A PRIME tributary of the mighty River Severn has been hit with a major pollution killing 50,000 fish.

The River Morda at Oswestry in Shropshire was hit by a chemical leak that turned the river milky-white.

Giles Cochrane, fishery manager at Weston Pools that is next to the river, was horrified the entire eco-system was wiped out but luckily his water avoided any problems.

Giles said: “Five generations of fish have been totally wiped out.

“The fish population has been wiped out, the fry, next year’s fry, the food they eat such as shrimp and the caddisfly. The entire eco-system has been wiped out. It’s caused complete devastation.”

“It was absolutely sickening to see all those dead fish, and we were concerned that the pollution would permeate through the soil and into our pools but thankfully the EA have assured us that won’t happen.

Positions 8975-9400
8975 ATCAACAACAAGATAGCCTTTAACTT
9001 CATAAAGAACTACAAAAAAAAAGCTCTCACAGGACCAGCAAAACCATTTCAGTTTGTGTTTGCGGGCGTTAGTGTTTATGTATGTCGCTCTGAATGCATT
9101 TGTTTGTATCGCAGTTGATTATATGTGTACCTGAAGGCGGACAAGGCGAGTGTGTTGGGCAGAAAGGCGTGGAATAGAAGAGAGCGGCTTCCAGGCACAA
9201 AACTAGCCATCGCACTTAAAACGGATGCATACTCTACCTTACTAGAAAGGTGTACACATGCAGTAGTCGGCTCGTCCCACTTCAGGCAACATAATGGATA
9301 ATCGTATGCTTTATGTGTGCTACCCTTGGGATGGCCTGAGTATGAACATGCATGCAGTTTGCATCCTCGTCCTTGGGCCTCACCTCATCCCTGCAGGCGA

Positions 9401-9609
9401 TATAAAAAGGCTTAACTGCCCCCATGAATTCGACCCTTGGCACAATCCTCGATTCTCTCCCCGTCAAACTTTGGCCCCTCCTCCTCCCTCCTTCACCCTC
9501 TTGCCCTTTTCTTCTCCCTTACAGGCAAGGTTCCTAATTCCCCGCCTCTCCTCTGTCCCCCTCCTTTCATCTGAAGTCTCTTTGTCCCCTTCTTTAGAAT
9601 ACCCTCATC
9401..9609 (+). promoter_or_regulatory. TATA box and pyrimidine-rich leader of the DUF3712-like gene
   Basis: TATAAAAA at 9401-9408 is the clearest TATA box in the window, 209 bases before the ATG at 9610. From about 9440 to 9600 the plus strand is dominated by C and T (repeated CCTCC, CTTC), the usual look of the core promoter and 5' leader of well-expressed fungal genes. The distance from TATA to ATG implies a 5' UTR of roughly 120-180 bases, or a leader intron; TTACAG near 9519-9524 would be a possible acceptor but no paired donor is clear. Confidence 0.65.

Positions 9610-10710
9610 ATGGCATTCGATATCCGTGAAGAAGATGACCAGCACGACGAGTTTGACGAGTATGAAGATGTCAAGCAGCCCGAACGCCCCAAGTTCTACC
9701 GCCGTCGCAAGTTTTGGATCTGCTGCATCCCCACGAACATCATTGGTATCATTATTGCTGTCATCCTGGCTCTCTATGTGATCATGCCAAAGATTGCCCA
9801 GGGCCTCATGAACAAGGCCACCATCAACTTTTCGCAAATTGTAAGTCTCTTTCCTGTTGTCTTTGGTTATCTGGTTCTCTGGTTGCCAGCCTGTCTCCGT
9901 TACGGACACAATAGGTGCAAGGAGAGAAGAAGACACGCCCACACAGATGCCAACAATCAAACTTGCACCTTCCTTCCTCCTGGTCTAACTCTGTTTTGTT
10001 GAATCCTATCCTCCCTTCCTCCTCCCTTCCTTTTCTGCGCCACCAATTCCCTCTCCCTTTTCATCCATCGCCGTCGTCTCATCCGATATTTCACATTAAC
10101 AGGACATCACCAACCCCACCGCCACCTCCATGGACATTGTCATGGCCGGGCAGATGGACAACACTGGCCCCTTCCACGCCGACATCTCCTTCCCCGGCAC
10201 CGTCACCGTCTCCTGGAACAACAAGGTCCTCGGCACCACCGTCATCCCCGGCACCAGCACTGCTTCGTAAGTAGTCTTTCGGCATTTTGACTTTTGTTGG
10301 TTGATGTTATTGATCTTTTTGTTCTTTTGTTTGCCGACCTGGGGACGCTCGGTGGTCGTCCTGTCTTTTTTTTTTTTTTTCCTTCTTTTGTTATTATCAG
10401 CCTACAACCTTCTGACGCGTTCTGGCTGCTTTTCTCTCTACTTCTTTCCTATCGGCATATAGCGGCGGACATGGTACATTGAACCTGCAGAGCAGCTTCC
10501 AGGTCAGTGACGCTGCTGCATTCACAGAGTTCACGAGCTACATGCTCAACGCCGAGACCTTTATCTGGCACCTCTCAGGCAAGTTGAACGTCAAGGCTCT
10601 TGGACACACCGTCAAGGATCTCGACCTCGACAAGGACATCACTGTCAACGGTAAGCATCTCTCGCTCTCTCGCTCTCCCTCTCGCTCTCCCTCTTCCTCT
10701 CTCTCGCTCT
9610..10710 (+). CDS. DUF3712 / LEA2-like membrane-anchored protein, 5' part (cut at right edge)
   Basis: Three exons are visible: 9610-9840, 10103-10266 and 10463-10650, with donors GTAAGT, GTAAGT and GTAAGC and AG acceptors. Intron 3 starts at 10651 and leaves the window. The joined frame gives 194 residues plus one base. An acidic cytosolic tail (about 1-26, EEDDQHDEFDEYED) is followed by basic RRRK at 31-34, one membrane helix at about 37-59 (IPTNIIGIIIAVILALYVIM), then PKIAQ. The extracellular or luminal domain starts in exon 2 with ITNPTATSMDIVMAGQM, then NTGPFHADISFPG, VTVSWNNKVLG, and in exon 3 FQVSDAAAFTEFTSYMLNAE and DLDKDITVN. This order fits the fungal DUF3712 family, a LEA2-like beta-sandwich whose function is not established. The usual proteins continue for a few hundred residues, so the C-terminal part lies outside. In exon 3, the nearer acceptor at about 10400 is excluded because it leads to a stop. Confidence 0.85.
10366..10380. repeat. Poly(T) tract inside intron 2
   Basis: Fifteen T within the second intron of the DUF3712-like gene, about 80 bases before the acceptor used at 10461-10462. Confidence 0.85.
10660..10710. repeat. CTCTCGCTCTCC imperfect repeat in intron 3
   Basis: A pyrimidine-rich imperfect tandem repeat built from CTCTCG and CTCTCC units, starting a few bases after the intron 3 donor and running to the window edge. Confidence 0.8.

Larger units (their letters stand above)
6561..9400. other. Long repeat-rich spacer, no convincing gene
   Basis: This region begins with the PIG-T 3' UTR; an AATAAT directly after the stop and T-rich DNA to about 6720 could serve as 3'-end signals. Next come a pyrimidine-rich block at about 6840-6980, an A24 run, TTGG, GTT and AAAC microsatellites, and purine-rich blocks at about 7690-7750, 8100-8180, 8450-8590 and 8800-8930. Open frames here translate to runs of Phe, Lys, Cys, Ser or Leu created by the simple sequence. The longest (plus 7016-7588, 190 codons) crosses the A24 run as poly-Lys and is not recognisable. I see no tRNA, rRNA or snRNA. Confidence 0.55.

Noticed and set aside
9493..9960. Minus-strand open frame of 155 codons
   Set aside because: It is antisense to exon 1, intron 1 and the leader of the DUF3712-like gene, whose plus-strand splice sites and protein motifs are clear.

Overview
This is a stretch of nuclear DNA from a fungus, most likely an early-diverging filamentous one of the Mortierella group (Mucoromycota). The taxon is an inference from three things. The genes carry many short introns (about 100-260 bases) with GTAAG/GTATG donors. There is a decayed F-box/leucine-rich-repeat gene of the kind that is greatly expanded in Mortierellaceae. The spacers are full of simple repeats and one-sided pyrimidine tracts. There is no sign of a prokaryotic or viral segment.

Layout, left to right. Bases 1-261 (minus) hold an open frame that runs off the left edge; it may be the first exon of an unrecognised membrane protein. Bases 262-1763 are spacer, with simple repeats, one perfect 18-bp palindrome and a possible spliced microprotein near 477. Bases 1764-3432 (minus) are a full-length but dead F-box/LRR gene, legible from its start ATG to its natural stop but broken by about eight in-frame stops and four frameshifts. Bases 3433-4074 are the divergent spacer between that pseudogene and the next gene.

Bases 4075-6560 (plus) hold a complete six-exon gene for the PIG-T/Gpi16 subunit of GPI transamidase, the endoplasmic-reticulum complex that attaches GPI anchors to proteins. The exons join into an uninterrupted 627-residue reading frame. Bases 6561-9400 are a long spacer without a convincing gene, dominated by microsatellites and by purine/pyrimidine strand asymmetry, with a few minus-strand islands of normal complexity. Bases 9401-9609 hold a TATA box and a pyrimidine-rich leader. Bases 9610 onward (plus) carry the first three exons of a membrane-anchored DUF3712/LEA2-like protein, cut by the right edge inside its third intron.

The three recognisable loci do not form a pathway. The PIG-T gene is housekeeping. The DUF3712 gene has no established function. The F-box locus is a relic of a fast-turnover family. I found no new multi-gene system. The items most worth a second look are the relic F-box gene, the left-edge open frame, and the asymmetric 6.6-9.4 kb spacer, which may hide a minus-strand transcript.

“Although this doesn’t directly affect us, we have an obligation to make sure the public are aware of any abnormalities in the water.”

Long-term devastation

Giles said Weston Pools had replaced the fish in the river about five years ago, after a previous pollution incident.

But following the latest incident the EA says devastation is such that fish could be absent from the river for a lifetime.

United Utilities said it is investigating an issue at its treatment works in Oswestry and is working with the Agency to resolve the situation.

A United Utilities spokesman said: “There has been an issue at Oswestry water treatment works which we are currently investigating. We are working closely with the EA to resolve this.”

EA spokeswoman Jessica Jacques said: “We immediately responded working with partners to identify the source of the pollution and manage any impacts. We have identified the source of the pollution and no further pollutants are currently entering the river.”

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